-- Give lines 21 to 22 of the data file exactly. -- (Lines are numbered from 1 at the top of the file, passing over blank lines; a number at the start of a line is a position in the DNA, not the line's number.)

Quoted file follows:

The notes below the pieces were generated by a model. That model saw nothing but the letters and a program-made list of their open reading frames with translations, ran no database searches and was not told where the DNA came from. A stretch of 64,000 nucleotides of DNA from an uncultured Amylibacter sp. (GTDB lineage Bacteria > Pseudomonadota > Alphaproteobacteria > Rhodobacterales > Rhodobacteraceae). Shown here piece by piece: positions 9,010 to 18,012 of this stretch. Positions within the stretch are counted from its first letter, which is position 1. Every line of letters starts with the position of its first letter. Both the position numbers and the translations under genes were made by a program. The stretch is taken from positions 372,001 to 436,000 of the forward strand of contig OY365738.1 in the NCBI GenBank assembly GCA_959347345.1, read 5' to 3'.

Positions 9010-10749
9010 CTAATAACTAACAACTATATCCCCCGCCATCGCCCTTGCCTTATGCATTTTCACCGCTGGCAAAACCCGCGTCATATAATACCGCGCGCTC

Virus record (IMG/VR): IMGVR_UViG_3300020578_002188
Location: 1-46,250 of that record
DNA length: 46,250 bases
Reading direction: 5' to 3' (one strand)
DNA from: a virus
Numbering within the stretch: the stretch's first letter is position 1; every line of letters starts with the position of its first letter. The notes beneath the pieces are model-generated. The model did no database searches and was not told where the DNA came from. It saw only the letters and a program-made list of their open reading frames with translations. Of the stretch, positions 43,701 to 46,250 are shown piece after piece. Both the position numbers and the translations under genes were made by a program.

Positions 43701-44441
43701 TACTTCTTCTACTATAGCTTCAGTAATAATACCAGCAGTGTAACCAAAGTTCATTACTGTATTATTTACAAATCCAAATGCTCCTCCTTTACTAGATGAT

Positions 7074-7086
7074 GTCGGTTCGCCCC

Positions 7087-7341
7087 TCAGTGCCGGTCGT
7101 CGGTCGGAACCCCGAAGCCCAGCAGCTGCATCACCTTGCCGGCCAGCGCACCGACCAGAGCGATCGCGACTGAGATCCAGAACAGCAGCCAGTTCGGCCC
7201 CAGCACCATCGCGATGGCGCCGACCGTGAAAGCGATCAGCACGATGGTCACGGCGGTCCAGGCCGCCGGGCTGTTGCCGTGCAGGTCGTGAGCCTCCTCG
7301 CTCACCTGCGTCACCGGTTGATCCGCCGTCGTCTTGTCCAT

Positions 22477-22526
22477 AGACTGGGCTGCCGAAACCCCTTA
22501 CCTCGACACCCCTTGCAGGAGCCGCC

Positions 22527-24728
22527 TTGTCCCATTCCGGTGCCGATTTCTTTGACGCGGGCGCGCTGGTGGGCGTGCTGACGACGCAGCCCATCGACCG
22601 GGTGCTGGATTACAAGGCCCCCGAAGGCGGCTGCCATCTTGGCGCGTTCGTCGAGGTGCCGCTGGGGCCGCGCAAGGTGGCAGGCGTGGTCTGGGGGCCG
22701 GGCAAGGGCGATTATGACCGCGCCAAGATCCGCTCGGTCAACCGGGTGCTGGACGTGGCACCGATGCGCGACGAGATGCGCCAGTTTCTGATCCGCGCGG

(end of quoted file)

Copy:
22501 CCTCGACACCCCTTGCAGGAGCCGCC

Positions 22527-24728